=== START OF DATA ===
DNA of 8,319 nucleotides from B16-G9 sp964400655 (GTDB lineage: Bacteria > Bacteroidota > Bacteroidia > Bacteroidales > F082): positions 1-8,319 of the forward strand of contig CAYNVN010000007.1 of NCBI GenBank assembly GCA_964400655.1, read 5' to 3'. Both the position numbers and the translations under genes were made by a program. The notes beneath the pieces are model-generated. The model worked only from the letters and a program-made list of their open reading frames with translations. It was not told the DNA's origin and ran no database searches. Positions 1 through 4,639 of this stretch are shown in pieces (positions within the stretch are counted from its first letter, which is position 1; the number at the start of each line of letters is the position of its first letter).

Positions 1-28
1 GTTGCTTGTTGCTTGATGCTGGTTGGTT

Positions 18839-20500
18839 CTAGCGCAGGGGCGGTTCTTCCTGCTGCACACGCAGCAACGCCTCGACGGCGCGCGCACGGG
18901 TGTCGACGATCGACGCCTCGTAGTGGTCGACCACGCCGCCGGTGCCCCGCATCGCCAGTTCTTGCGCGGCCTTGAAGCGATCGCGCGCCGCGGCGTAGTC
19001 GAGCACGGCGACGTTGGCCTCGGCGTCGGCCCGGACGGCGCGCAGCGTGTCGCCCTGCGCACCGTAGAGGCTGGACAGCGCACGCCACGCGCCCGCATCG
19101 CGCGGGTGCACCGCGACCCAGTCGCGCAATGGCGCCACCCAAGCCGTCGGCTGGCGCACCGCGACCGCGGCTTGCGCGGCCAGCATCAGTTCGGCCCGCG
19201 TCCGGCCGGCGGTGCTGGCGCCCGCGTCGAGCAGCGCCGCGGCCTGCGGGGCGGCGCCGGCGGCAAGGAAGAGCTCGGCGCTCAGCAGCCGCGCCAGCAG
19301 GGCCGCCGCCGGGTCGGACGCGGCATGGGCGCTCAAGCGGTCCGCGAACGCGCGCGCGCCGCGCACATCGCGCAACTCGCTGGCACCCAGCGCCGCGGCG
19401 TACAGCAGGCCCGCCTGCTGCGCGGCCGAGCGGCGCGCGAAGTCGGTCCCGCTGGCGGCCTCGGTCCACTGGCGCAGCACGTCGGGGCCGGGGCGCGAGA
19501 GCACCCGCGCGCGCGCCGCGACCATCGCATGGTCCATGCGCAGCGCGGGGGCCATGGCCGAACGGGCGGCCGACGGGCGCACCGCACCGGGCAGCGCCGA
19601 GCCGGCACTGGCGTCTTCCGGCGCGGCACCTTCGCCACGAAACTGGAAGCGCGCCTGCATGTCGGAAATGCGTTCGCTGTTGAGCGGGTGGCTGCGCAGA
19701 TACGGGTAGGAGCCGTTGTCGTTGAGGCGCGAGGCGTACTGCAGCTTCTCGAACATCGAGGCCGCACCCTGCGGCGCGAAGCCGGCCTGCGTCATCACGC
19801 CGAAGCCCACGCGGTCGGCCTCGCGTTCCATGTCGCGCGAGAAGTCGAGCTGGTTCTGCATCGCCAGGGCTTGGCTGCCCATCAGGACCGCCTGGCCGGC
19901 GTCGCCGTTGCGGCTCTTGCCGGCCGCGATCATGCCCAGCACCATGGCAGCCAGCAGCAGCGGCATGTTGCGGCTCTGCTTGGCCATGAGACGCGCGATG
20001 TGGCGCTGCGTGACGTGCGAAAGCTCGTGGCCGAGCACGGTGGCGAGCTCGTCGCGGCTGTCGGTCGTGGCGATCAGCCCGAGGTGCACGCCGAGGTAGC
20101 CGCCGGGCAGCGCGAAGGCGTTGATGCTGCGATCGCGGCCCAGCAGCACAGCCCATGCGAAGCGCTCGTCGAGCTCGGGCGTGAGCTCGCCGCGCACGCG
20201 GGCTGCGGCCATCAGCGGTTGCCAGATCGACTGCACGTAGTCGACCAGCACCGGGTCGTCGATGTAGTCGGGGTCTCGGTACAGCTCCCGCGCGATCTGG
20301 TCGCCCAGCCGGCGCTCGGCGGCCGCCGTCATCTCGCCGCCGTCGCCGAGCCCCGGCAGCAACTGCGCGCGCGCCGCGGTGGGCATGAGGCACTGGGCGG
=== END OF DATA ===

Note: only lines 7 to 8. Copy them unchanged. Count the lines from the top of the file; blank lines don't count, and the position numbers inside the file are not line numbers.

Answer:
19001 GAGCACGGCGACGTTGGCCTCGGCGTCGGCCCGGACGGCGCGCAGCGTGTCGCCCTGCGCACCGTAGAGGCTGGACAGCGCACGCCACGCGCCCGCATCG
19101 CGCGGGTGCACCGCGACCCAGTCGCGCAATGGCGCCACCCAAGCCGTCGGCTGGCGCACCGCGACCGCGGCTTGCGCGGCCAGCATCAGTTCGGCCCGCG